Some decisions are taken out of our hands, some are up to us. What I am finding is that no matter what, I need to keep my eyes on God, trusting Him to lead and guide. Sometimes it’s like Israel in the wilderness; when the cloud moved they moved. Sometimes it’s like David facing Goliath; he made a decision and trusted God for the results.

As most of you know, with the death of Rich, I have been faced with many decisions. Where will I live is one of them. Currently, I’m in Colorado with friends, working, seeking the Lord, and waiting for His guidance. As I search my heart, it would seem that I am being directed towards a decision which may seem obvious to many of you but was not so obvious to me: returning to Israel, at least for a time, possibly to stay.

A major factor in this decision is the fact that my apartment in Israel has not rented or sold since August, requiring me to pay the mortgage and related expenses from here. As some friends pointed out to me, “you are paying for the place – why not live in it?” I wish it was that simple, but there are many other decisions related to this, none of which I need to go into here.

I would appreciate your prayers that everything would fall in place, so that I can at least go for a visit. It would be nice if I could leave by the end of February and come back the beginning of May (if I need to come back then), or have a flexible ticket so I can come back in time for Rich’s disability hearing. Anyway, that is what I’m thinking about right now.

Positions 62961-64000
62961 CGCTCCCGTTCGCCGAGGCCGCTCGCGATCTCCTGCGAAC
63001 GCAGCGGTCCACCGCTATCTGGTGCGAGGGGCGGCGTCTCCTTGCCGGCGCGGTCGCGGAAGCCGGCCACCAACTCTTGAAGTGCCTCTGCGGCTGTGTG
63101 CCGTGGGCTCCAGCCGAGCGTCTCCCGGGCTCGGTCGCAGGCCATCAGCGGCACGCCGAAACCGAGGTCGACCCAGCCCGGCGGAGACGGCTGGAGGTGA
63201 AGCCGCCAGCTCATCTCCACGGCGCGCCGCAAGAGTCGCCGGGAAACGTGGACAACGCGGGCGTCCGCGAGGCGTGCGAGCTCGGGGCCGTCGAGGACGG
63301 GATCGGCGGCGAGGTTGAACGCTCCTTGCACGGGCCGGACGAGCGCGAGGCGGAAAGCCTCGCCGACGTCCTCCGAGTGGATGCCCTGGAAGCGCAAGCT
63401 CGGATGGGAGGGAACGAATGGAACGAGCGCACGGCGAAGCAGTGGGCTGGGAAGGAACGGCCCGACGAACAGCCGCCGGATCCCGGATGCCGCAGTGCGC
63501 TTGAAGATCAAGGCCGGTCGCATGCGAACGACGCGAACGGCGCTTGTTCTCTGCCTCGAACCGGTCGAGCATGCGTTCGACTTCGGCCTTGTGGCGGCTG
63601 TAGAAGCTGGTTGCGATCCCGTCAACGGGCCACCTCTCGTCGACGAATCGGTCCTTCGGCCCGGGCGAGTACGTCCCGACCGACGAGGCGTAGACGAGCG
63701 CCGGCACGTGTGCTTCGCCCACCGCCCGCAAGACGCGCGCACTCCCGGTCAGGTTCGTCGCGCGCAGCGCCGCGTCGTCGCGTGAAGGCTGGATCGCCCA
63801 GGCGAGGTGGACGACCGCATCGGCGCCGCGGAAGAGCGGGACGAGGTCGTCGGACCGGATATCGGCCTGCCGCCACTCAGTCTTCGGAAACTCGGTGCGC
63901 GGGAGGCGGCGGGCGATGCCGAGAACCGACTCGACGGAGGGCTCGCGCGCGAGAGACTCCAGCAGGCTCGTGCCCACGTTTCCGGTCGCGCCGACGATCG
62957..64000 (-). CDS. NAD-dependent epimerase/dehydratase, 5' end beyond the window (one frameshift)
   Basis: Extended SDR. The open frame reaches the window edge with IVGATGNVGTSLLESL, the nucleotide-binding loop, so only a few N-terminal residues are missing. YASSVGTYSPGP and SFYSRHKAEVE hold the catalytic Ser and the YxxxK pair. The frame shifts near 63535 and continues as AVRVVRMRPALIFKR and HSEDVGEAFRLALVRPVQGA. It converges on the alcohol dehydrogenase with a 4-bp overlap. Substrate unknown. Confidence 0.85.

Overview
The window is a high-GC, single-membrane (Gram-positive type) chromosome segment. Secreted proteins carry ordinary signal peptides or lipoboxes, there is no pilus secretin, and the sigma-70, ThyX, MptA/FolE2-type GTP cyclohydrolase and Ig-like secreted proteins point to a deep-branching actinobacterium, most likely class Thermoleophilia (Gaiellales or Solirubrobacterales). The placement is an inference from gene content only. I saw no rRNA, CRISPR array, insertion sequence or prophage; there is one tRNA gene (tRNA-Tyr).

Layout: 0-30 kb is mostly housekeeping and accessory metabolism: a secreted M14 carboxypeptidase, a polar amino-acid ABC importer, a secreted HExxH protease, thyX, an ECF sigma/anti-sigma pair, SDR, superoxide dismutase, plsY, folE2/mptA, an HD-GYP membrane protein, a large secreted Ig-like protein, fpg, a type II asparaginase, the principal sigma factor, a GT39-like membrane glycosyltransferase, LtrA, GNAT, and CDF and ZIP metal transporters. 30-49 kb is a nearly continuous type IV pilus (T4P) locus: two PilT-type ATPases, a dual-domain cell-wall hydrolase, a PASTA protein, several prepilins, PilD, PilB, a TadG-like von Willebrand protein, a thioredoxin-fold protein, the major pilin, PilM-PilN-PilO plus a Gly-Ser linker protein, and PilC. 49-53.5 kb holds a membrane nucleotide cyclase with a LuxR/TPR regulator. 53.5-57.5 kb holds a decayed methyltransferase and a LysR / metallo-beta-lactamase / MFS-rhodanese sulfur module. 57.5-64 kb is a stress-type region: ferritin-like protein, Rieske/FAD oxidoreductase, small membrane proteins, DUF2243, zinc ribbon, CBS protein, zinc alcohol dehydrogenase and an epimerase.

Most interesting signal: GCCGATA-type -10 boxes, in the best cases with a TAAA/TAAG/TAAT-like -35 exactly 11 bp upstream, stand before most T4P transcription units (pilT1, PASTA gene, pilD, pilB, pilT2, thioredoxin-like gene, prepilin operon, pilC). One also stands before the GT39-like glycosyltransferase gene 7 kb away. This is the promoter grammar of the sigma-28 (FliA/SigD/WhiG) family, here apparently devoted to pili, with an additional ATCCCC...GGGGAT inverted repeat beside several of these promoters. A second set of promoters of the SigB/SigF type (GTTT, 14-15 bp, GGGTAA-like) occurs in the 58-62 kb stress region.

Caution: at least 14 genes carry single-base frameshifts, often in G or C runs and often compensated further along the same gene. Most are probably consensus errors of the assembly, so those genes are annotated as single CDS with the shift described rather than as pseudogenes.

Odd thinking about travel at this time of year. I am sure Mary must have felt a bit overwhelmed as they headed for Bethlehem from Nazareth. Today this is a 2-3 hour drive (depending on route and traffic), but back then it was several days on donkey back. No matter how uncomfortable a train or bus is, somehow I think a donkey’s back was even more uncomfortable.

What did she think about as they made that journey? And less than two years later, she would make another long journey to Egypt, fleeing for her life and the life of her baby, guarded by Joseph, the man God gave to her to protect and guard her on this earth.

But she made the journey, and the little we know tells us she “pondered these things in her heart.” But her journey began with a decision made 9 months before when the angel of the Lord appeared and she responded, “Behold the slave of the Lord, may it be done according to His word.” And later her “soul rejoiced” when she went to visit Elisabeth.

For me, this year, Christmas is a journey from sorrow to joy. It doesn’t matter what has happened, nothing can remove the reminder that surely I have every reason to rejoice in my Savior.

In Israel there were many arguments back and forth between people – should we or shouldn’t we celebrate Christmas? I have to admit that I love the trimmings, the excuse to give gifts and decorate, and the chance to tell others what Christmas really means. It is nice to celebrate with family, decorate, and give gifts; but if we do not have these, then what is Christmas?

I thought I had answered that question in my heart many years back in Israel. But with Rich gone, and facing this holiday apart from family, I have had to reopen it.

I begin to realize that Christmas is a choice and we make of it what we choose. And so, as I am faced with decisions and where they will lead me, not only as to where I will live, but how I will approach this season. By the grace of God, I choose to walk through this season with a grateful heart to the Savior of my soul, thankful that the real meaning of Christmas is revealed in a cross, an empty tomb, and a returning Lord of Lords.